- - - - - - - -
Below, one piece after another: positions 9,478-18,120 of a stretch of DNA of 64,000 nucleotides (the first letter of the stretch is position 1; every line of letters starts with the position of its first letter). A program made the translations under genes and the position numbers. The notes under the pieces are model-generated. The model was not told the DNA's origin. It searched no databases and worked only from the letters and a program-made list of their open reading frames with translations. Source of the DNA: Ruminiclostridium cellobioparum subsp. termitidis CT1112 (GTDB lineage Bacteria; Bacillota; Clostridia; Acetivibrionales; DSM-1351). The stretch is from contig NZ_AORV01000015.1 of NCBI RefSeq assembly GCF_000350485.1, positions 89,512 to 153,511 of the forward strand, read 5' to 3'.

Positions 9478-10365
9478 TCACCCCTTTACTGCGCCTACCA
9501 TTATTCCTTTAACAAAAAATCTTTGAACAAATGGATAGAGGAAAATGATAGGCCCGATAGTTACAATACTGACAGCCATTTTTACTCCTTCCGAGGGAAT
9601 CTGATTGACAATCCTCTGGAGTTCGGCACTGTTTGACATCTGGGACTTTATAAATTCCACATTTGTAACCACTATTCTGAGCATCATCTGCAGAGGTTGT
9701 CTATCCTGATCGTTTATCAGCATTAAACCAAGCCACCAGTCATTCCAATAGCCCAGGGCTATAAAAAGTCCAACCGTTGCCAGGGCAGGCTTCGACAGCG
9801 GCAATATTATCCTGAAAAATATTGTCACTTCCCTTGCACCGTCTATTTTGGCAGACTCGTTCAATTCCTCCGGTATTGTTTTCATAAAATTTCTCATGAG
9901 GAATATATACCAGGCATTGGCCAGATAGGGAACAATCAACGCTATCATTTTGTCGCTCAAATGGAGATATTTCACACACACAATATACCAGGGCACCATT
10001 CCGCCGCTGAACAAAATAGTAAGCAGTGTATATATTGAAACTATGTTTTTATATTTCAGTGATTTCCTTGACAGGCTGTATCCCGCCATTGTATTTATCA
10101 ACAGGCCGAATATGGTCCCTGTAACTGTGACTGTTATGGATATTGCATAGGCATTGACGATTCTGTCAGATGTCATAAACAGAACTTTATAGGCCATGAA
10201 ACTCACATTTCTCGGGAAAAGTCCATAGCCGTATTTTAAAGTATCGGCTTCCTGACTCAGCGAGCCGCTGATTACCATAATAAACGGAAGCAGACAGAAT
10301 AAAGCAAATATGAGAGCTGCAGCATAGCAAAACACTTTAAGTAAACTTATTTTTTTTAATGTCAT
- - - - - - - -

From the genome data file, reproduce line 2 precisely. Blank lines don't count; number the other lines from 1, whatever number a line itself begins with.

Positions 9478-10365